June 1, 2020
Tropical cyclones, known as hurricanes in the western hemisphere, can bring damaging high winds, storm surge, and flooding rainfall to the coastal communities they hit. Satellite instruments - and the detailed near real-time atmospheric data that they provide - have revolutionized the way we see hurricanes and other disasters as they happen. But it’s about more than just seeing. NASA, working with counterparts at NOAA, FEMA, and elsewhere are sharing ever more precise data to aid local communities in coping with disasters. With better information, emergency responders have the tools to make informed decisions at critical moments. As we prepare for the start of the Atlantic Hurricane Season on June 1st, take a look at 2019’s Hurricane Dorian and how NASA and partner satellites tracked the storm and its impacts to aid response and recovery efforts in the Bahamas. Studying past hurricanes like Dorian can help us better prepare for the hurricanes of the future. Click here for the storymap
May 28, 2020
NASA and Mercy Corps hosted a “virtual science pub” – a Facebook live event with the Oregon Museum of Science and Industry – on May 7, 2010. Titled Adapting to a Changing World: NASA + Mercy Corps, it was an interactive discussion on the ways the two organizations are working together to help communities and small-scale farmers adapt to climate variability and a changing environment. The event had over 2,600 views on Facebook as of 1 p.m. Eastern Time, Friday May 8. Shanna McClain, Global Partnerships manager for NASA’s Earth Sciences Division and advisor for Risk Reduction and Resilience for the Applied Sciences program, shared how Earth observations can be used to help protect food security through collaboration with local experts and decision makers. NASA's Shanna McClain describes how NASA partnerships help communities, decision makers and organizations use Earth observations for humanitarian and environmental benefit. Credit: NASA / Lia Poteet
May 18, 2020
The first-ever Earth Applied Sciences segment aired in a May 2020 edition of NASA TV program, NASA Science Live: On Ice. NASA Science Live is a behind-the-scenes look into the broad range of all NASA science activities, from studying our home planet of Earth to the farthest reaches of our solar system. This edition of the show focused on the connections between how NASA studies ice and sea level rise as result of climate change and the segment focused on work supported by the Disasters program area in the city of Norfolk, Virginia.
May 6, 2020
On Thursday May 7th at 5:30 PST / 8:30 EST attend the Oregon Museum of Science and Industry (OMSI) Virtual Science Pub to learn how Mercy Corps and NASA are working together to help small-scale farmers adapt to climate variability and a changing environment. Click here to RSVP for the event.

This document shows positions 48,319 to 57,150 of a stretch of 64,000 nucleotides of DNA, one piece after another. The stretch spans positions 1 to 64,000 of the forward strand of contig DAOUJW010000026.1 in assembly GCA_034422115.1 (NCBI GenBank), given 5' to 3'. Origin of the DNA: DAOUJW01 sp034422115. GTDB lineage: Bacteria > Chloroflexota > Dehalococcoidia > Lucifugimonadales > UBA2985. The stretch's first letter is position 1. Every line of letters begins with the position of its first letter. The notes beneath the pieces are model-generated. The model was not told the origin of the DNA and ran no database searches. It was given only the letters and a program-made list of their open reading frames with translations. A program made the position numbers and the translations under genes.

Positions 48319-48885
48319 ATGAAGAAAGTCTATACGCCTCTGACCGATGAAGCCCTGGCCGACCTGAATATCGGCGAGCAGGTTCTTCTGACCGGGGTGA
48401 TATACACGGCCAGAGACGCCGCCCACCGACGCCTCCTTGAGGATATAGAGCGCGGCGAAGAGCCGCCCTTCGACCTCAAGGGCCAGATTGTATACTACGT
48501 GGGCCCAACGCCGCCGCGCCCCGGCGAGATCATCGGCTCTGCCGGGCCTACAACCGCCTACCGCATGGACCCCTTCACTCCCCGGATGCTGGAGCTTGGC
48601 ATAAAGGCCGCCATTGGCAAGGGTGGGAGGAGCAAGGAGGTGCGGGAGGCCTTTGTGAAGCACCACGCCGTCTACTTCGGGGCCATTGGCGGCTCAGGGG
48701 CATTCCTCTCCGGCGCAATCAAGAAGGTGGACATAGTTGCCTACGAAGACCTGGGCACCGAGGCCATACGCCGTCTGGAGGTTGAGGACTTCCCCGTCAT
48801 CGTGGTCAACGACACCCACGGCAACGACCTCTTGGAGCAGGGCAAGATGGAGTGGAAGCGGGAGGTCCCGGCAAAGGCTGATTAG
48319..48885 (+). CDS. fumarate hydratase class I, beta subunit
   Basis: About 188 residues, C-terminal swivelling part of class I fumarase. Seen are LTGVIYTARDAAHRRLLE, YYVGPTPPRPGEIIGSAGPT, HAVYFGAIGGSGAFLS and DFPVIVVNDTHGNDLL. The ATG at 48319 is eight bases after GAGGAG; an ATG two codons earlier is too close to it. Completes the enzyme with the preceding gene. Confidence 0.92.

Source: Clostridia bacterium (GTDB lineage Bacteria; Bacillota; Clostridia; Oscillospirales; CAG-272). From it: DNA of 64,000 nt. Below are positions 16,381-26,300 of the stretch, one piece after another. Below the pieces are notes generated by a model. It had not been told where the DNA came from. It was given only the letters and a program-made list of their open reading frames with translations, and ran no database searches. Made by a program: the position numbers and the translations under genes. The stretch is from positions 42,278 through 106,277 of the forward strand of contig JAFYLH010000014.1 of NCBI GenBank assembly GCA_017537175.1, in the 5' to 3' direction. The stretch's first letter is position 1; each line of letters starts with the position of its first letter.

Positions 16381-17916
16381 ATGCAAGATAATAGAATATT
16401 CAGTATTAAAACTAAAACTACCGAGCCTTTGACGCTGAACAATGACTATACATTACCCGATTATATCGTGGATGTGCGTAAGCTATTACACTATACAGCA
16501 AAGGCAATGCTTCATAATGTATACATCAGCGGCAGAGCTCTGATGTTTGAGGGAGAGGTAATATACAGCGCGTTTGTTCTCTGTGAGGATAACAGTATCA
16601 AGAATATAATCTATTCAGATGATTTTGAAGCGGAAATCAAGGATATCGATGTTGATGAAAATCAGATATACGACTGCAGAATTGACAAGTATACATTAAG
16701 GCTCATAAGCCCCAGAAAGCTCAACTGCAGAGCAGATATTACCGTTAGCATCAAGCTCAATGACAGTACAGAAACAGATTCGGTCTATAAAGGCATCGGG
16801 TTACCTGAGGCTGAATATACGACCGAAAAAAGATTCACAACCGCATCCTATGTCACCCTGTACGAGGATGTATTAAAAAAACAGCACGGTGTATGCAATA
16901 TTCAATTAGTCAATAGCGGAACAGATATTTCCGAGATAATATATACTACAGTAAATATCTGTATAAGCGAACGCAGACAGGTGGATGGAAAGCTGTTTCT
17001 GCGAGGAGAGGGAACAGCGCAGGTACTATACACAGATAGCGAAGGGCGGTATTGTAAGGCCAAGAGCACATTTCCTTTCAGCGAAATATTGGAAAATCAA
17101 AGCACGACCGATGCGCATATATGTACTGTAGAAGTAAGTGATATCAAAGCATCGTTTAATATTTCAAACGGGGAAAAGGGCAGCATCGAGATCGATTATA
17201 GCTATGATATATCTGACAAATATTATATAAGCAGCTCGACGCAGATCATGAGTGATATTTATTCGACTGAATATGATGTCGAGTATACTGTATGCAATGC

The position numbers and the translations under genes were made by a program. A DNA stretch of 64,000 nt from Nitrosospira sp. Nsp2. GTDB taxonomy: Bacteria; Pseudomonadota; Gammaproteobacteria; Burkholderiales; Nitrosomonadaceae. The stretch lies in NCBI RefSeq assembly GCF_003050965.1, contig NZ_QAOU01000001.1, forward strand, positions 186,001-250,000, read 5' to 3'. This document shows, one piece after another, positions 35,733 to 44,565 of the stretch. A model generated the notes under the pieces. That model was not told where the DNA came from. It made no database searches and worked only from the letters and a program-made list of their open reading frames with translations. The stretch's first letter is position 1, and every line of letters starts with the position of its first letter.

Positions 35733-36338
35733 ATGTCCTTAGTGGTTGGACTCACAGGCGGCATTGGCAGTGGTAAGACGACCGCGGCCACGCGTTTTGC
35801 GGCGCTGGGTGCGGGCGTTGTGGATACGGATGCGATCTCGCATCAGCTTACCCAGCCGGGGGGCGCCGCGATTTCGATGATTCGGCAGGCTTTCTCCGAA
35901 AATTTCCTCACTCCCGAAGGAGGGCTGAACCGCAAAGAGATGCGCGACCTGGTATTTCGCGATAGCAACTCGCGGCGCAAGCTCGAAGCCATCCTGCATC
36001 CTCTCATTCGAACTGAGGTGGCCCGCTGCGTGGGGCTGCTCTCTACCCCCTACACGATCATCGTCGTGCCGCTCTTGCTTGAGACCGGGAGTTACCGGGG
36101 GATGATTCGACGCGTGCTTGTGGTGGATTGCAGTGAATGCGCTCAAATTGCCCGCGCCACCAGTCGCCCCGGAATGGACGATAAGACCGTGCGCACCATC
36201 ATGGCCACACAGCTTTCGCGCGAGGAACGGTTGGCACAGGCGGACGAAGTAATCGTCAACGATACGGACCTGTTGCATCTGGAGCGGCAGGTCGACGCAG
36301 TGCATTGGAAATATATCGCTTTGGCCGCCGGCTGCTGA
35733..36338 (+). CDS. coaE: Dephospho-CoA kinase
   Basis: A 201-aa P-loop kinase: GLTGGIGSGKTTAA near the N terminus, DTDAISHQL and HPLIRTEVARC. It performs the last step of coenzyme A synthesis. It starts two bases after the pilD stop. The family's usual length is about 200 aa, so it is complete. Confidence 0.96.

April 28, 2020
The Operational Land Imager (OLI) on Landsat 8 acquired this image showing the trail of damage caused by an EF-2 tornado that tore through Jasper and Newton counties in Texas. Credit: NASA Earth Observatory images by Joshua Stevens, using Landsat data from the U.S. Geological Survey. On April 22-23, 2020, powerful thunderstorms blew across eastern Texas and western Louisiana and spawned several tornadoes, including some that caused severe damage.
April 21, 2020
Greenland and coastal Louisiana may not seem to have a lot in common. An autonomous territory of Denmark, Greenland is covered in snow most of the year and is home to about 56,000 people. On the other hand, more than 2 million people call coastal Louisiana home and the region rarely sees snow. But their economies, though 3,400 miles (5,400 kilometers) apart, share a dependence on the sea. The majority of Greenland's residents rely on the territory's robust Arctic fishing industry. And in Louisiana, the coasts, ports and wetlands provide the basis for everything from shipping to fishing to tourism. As a result, both locales and the people who live in them are linked by a common environmental thread: melting ice and consequent sea level rise. NASA satellites are keeping an eye on both. The Mississippi River Delta contains vast areas of marshes, swamps and barrier islands — important for wildlife and as protective buffers against storms and hurricanes. Rapid land subsidence due to sediment compaction and dewatering increases the rate of submergence in this system. Credits: K.L. McKee / U.S. Geological Survey NASA Sees the Seas Thanks to altimetry missions, beginning with the U.S.-French TOPEX / Poseidon mission launched in 1992 and continuing through the present with the Jason series, we now have a nearly three-decade-long record of sea level change.